Help for Lawyers
JCJ offers intervention assistance.
The demanding practice of law can significantly increase a lawyer’s risk of developing mental health and substance use problems. Left untreated, these illnesses can lead to behaviors that are disruptive to your courtroom and harmful to their clients. The earlier a lawyer receives assistance, the greater the likelihood that treatment will be effective, thereby preventing professional impairment and restoring them to health and well-being.
Your call may save a life and help preserve the integrity of the bench and bar. Our staff will answer your questions, provide information and assist in the development of an approach that will have the greatest likelihood of successfully encouraging the lawyer to accept our help. Your call is confidential and does not obligate you to take any action.
Why Are Lawyers Reluctant to Seek Help for Themselves?
- Changes in brain structure and function often prevent lawyers from having insight into their own mental health or substance use issues.
- Many fear that negative career consequences or damage to their reputation will occur if they seek help. On the contrary, by not seeking and receiving the assistance they need, their career and health will certainly suffer.
- Because they make a career out of solving other peoples’ problems, lawyers mistakenly believe that they are able to solve their own mental health and substance use problems.
What is My Duty to Report? What About Confidentiality?
We are a self-regulating profession with a duty to promote the administration of justice and preserve the integrity of the organized Bench and Bar. Canon 2 of the Pennsylvania Code of Judicial Conduct indicates that “appropriate action” must be taken if impairment of a lawyer or judge is suspected. Such action may include referral to a lawyer or judicial assistance program (such as Lawyers Concerned for Lawyers or Judges Concerned for Judges):
Rule 2.14 Disability and Impairment
“A judge having a reasonable belief that the performance of a lawyer or another judge is impaired by drugs or alcohol, or by a mental, emotional, or physical condition, shall take appropriate action, which may include a confidential referral to a lawyer or judicial assistance program. Comment:
(1) ‘‘Appropriate action’’ means action intended and reasonably likely to help the judge or lawyer in question address the problem and prevent harm to the justice system. Depending upon the circumstances, appropriate action may include but is not limited to speaking directly to the impaired person, notifying an individual with supervisory responsibility over the impaired person, or making a referral to an assistance program.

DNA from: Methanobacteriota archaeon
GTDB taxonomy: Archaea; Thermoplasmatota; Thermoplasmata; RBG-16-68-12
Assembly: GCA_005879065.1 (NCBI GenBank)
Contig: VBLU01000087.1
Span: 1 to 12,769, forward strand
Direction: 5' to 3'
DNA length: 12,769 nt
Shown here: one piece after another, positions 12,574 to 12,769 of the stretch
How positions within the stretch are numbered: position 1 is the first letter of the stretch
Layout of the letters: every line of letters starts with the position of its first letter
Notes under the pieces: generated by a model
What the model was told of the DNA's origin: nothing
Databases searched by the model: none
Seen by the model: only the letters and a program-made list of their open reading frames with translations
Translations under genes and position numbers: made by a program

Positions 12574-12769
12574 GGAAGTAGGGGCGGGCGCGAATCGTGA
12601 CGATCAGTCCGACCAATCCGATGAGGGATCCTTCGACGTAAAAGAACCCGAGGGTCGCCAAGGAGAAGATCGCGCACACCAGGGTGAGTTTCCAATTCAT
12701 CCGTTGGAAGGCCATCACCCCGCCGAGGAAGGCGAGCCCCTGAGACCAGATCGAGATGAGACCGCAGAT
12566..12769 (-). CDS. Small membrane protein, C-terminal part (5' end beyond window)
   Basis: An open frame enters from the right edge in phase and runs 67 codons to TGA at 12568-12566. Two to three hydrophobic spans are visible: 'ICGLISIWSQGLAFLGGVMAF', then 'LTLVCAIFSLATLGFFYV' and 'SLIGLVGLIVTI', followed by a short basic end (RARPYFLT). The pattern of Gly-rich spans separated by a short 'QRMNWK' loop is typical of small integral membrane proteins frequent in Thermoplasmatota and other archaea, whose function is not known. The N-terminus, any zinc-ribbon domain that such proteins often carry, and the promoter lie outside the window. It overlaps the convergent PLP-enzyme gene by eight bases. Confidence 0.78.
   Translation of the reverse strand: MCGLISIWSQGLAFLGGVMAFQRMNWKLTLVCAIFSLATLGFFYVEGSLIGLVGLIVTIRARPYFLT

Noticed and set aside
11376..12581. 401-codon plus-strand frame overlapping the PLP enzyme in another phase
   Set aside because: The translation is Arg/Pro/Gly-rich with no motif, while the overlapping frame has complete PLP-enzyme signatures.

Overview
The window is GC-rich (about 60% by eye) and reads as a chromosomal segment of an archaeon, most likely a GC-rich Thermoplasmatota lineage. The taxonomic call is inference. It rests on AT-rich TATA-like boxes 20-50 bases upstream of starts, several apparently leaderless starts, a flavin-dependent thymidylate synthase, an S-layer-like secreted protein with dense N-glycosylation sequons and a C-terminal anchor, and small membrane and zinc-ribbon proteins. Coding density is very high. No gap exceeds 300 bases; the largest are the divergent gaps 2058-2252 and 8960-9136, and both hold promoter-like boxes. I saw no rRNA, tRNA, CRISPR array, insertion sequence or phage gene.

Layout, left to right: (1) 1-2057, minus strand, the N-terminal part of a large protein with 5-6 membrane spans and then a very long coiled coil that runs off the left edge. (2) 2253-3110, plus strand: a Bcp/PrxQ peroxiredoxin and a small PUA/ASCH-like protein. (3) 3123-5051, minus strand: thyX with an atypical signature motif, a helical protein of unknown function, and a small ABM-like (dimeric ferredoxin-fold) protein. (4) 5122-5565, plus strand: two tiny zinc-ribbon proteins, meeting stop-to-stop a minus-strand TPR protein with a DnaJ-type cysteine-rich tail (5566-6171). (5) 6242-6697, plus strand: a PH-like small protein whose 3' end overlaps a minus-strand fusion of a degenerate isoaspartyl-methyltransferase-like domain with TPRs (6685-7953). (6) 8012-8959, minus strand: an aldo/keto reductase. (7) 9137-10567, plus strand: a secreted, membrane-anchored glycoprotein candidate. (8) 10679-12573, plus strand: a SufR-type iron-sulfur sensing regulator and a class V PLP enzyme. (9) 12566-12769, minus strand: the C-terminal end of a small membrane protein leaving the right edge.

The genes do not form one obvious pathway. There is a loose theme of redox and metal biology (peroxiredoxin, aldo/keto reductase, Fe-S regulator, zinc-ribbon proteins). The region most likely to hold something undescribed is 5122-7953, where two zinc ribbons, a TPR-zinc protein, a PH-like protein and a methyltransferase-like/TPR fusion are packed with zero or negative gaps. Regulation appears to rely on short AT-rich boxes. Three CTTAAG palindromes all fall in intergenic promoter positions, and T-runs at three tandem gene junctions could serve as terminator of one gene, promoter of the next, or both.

(2) Taking or initiating corrective action by way of referral to an assistance program may satisfy a judge’s responsibility under this Rule. Assistance programs have many approaches for offering help to impaired judges and lawyers, such as intervention, counseling, or referral to appropriate health care professionals. Depending upon the gravity of the conduct that has come to the judge’s attention, however, the judge may be required to take other action, such as reporting the impaired judge or lawyer to the appropriate authority, agency, or body.”
You may be faced with the decision of whether or not to report an attorney’s professional misconduct to disciplinary authorities. Although JCJ cannot advise you in these matters, we can put you in touch with an ethics lawyer who can assist you in making an informed decision about whether or not to report. JCJ does not report its callers or clients to any agency, nor do we perform drug or alcohol testing or monitoring. Our assistance is confidential.
Dangerous Myths that Keep People Sick
- Judges are immune from mental health or substance use issues.
- Addiction is a ‘moral’ issue.
- It will get better eventually.
- Just cheer up and get over it. He or she can ‘will’ themselves out of it.
- It is none of my business. If their conduct does not affect me or my courtroom, it is not my problem.
- If I approach my colleague, I will jeopardize my relationship with him or her.
- We should not discuss these matters for fear of ruining my colleague’s reputation and career.
Do not sit idly by while a colleague’s struggles harm their health and professionalism.
The only ‘wrong’ thing you can do is nothing!